What is good for the head is invariably good for the heart too. Writing a humorous post for a change probably lowered your stress, getting your heart back on the mend by allowing your mind to drift clear of the complex and dangerous issues confronting us today. We all need a break, but your knowledgeable posts have created a strong following of avid readers, so we want you to take care and keep us posted.

  • Hatuey

    Nice little story, Craig. It’s very similar to one that I was working on myself. My story had a happier ending — I’m a bit old fashioned. In my story the persecuted one makes a dramatic comeback and those who conspired against him are destroyed.


    Getting back to reality, I’m expecting NS and the circle of love to opt for some sort of stunt in the next week or two. By “stunt” I mean something theatrical, like a walk-out in the Commons, something that will achieve absolutely nothing in terms of securing indyref2 but give the impression they have spines and give a fuck.

    I was very interested to hear that the Scottish Tories were willing to provide support for the Scottish Government’s budget. I haven’t had time to look into that but I have predicted on here that the British Government and the SNP might cosy up to one another. The dynamics of that sort of relationship are interesting but far from unusual.

    I see so many loyal independence supporters on twitter and in the real world are close to throwing in the towel with the SNP. It’s quite sad but I’m strangely optimistic. I have said a few times that if the SNP didn’t exist to contain feelings in Scotland, the British government would need to step in and do something. I think that day is getting closer, and that’s a good thing.

    The SNP is almost a distraction today as far as independence is concerned. Until recently I thought a change of leadership might fix things but it’s clear to me that we need a whole new party devoted singularly to the cause of independence. It might take that to save the SNP, as paradoxical as it seems.

    Here’s the thing the SNP and their loyal supporters don’t understand; better to lose an honest fight for something you believe in (like independence) than win a fight that you don’t believe in. Politicians would naturally struggle with that, there’s no wages and expenses in it for them, but I think that’s how a lot of people in Scotland feel right now.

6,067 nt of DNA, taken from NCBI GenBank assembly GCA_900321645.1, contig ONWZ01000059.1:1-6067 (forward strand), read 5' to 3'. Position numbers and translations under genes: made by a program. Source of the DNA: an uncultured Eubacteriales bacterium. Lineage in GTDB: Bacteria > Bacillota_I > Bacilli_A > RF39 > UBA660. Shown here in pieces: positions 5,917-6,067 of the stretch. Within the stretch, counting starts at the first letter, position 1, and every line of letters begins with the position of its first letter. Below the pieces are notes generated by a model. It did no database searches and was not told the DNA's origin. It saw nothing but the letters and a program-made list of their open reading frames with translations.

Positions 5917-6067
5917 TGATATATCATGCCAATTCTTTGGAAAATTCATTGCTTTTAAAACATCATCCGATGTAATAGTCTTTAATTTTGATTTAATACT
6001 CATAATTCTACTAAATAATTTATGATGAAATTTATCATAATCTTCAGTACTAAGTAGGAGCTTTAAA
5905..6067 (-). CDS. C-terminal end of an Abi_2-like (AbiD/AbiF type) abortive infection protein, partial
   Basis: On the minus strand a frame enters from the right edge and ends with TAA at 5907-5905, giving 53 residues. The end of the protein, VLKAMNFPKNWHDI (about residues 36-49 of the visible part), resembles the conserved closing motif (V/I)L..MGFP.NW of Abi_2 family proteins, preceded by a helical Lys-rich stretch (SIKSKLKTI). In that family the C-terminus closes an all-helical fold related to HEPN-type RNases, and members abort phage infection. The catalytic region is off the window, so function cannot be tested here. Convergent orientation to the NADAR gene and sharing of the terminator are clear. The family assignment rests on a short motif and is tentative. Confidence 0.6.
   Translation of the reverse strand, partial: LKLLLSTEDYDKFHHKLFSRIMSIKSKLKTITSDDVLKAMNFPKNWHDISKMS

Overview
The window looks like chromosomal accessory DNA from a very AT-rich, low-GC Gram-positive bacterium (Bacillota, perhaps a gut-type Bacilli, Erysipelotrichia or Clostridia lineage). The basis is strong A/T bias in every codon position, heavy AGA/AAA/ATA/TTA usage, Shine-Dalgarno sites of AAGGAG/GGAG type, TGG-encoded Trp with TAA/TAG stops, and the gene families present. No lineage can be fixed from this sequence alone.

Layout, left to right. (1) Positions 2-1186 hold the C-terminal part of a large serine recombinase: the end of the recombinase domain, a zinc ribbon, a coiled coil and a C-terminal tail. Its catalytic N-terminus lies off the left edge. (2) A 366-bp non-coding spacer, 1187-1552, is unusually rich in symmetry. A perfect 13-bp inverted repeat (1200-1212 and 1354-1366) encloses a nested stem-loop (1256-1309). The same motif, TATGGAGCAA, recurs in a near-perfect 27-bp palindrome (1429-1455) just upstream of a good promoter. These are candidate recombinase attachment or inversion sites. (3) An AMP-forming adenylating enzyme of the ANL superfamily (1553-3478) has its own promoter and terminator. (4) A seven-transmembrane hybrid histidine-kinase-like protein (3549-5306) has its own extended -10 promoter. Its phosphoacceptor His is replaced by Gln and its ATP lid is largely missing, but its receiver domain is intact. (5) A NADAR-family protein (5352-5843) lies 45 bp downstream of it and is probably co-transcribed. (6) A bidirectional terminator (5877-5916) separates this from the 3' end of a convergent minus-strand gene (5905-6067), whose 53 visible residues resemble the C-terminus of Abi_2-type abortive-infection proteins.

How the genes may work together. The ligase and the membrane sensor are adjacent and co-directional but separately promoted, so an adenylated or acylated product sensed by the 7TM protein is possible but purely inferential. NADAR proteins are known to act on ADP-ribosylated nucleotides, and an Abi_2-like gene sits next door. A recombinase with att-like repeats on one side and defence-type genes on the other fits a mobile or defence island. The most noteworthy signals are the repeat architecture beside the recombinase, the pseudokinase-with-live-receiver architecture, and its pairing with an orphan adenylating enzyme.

Like I said, I’m optimistic. The real campaign for independence is going to start soon, without the careerists and their bullshit. Those sunken hearts we see everywhere now are going to be lifted to new heights when they see real politicians at work, arguing and fighting honestly for the Scottish cause that we believe in.

    • d w kemp

      Kinda sums up my current thoughts. I’ve been slavishly pro SNP for 45 years. Time for change, real change to take our future into our own hands.

      • Hatuey

        That change is inevitable now.

        What you need to remember is that a large majority in this country support independence. The polls are rigged — you can’t tell me a poll in the context of all the lies and propaganda we are subject to in Scotland means a thing. It’s actually quite staggering that even with all the lies in the media (state broadcaster, etc.), support for indy is so high at around 50%.

        In an honest debate with both sides of the argument represented, I’d be amazed if support was less than 70%. And that’s the trick that straight-laced Sturgeon missed. Had she gone down a different road early in 2017, had she done everything possible to agitate and mobilise the indy movement, with strikes, politicians resigning, causing uncertainty & instability, etc., etc., that honest debate would naturally have taken place.

        Anyway, at least now if things get a little agricultural we can say we tried the constitutional route. If we didn’t have the moral high ground before, we sure as fuck have it now.

        Time to mobilise. We have nothing to lose but our chains.